Exciting, heartbreaking, and far from ordinary.

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WHEN THE SKY FELL ON SPLENDOR

Five years after a steel mill explosion in Splendor, Ohio, six teens gain unusual abilities when they get too close to a UFO crash.

The Ordinary are Franny and her brother Arthur, Sofia, Remy, Levi, and Nick, brought together after they lost loved ones in the explosion and its aftermath. Franny and Arthur’s brother, Mark, is still in a coma, and their mother has left them. While filming “Ghost Hunters,” a new episode of their mockumentary web series, a disc-shaped object crashes, engulfing them in brightness. Soon, Franny’s having a weird effect on electronics and believes she may be inhabited by an alien, but she’s not the only one experiencing unusual things: Remy is having visions of the end of the world, and Nick develops incredible musical talent. Franny’s scary next-door neighbor, who was blamed for the industrial accident, is acting even weirder than usual, and the FBI is after them. Can they save each other and the world? The alien mystery is compelling, but this story’s heart beats with Franny and her friends. Franny’s recollections of her family before the tragedy are poignant, and Henry (A Million Junes, 2017, etc.) tackles profound loss and grief with sensitivity while emphasizing the preciousness of human connection in this vast and wondrous universe. Sofia’s family is from Mexico City, Remy is implied Japanese-American, and other main characters are assumed white.

Exciting, heartbreaking, and far from ordinary. (Fiction. 12-18)

Pub Date: March 12, 2019

ISBN: 978-0-451-48071-2

Page Count: 384

Publisher: Razorbill/Penguin

Review Posted Online: Dec. 19, 2018

Kirkus Reviews Issue: Jan. 15, 2019

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This story is necessary. This story is important.

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THE HATE U GIVE

Sixteen-year-old Starr Carter is a black girl and an expert at navigating the two worlds she exists in: one at Garden Heights, her black neighborhood, and the other at Williamson Prep, her suburban, mostly white high school.

Walking the line between the two becomes immensely harder when Starr is present at the fatal shooting of her childhood best friend, Khalil, by a white police officer. Khalil was unarmed. Khalil’s death becomes national news, where he’s called a thug and possible drug dealer and gangbanger. His death becomes justified in the eyes of many, including one of Starr’s best friends at school. The police’s lackadaisical attitude sparks anger and then protests in the community, turning it into a war zone. Questions remain about what happened in the moments leading to Khalil’s death, and the only witness is Starr, who must now decide what to say or do, if anything. Thomas cuts to the heart of the matter for Starr and for so many like her, laying bare the systemic racism that undergirds her world, and she does so honestly and inescapably, balancing heartbreak and humor. With smooth but powerful prose delivered in Starr’s natural, emphatic voice, finely nuanced characters, and intricate and realistic relationship dynamics, this novel will have readers rooting for Starr and opening their hearts to her friends and family.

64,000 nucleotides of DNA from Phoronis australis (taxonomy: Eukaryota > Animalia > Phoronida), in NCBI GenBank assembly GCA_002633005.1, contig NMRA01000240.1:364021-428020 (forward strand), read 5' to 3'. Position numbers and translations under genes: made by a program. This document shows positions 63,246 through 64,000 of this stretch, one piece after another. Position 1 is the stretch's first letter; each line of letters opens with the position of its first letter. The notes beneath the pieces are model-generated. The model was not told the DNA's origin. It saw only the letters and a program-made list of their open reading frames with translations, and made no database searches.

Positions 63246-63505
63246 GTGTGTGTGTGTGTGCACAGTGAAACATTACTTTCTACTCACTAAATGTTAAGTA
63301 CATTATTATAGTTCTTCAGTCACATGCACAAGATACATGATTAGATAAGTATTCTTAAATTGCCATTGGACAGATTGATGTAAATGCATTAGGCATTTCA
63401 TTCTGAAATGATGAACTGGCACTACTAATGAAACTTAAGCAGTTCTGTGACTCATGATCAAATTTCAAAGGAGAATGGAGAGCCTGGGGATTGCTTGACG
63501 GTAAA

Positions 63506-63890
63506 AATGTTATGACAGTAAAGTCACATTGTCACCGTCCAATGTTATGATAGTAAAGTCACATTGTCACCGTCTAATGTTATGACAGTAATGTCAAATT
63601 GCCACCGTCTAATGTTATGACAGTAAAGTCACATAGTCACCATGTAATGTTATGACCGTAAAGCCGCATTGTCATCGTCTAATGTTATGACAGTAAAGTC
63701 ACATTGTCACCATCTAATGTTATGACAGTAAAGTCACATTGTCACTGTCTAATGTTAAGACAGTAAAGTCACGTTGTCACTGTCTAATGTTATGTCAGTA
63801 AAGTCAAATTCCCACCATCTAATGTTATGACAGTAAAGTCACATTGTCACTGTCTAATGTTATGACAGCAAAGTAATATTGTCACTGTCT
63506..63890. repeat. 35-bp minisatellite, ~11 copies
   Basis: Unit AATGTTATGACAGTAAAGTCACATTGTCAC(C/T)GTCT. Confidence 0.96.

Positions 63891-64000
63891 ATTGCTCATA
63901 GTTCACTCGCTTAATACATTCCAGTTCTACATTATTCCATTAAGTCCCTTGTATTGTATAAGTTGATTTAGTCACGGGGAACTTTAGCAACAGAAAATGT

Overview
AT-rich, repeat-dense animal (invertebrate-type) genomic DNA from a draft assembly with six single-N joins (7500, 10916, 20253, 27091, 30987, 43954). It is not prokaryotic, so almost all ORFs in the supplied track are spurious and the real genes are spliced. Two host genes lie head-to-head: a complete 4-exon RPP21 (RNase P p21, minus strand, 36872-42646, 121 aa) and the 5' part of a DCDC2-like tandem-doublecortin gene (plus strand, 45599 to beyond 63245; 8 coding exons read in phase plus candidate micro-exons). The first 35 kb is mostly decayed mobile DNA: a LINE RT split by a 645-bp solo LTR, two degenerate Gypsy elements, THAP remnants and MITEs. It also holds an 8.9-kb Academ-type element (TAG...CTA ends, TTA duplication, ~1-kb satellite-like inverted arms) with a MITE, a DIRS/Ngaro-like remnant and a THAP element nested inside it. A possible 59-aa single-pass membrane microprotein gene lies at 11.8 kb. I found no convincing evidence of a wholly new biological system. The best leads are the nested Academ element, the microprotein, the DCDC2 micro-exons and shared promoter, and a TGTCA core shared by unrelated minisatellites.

This story is necessary. This story is important. (Fiction. 14-adult)

Pub Date: Feb. 28, 2017

ISBN: 978-0-06-249853-3

Page Count: 464

Publisher: Balzer + Bray/HarperCollins

Review Posted Online: Dec. 6, 2016

Kirkus Reviews Issue: Dec. 15, 2016

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If the hands and agenda of the authors are evident, their passion elevates the novel beyond a needed call to action to a...

ALL AMERICAN BOYS

Two boys, one black and one white, act out an all-too-familiar drama when the former is brutally beaten during an arrest and the latter witnesses it.

Rashad wasn't trying to steal that bag of chips, but Officer Paul Galuzzo beats him to a pulp rather than hear him out. Quinn doesn't know that, but he does know that no one should be treated the way he sees family friend and surrogate father Paul whaling on that black kid. Day by day over the next week, each boy tells his story, Rashad in the hospital, where he watches endless replays of the incident, and Quinn at school, where he tries to avoid it. Soon Rashad's a trending hashtag, as his brother and friends organize a protest he's not sure he wants. Meanwhile, Quinn negotiates basketball practice with his best friend—Galuzzo's little brother, who expects loyalty—and Rashad's, who tells him bluntly, "White boy like you can just walk away whenever you want." In a series of set pieces, Rashad contemplates his unwanted role as the latest statistic, and Quinn decides whether he'll walk away or stand. Reynolds and Kiely supply their protagonists with a supporting cast that prods them in all the right ways; Rashad's strict, ex-cop dad provides unexpected complexity.

If the hands and agenda of the authors are evident, their passion elevates the novel beyond a needed call to action to a deeply moving experience. (Fiction. 12-18)

Pub Date: Sept. 29, 2015

ISBN: 978-1-4814-6333-1

Page Count: 320

Publisher: Caitlyn Dlouhy/Atheneum

Review Posted Online: Aug. 1, 2015

Kirkus Reviews Issue: Aug. 15, 2015

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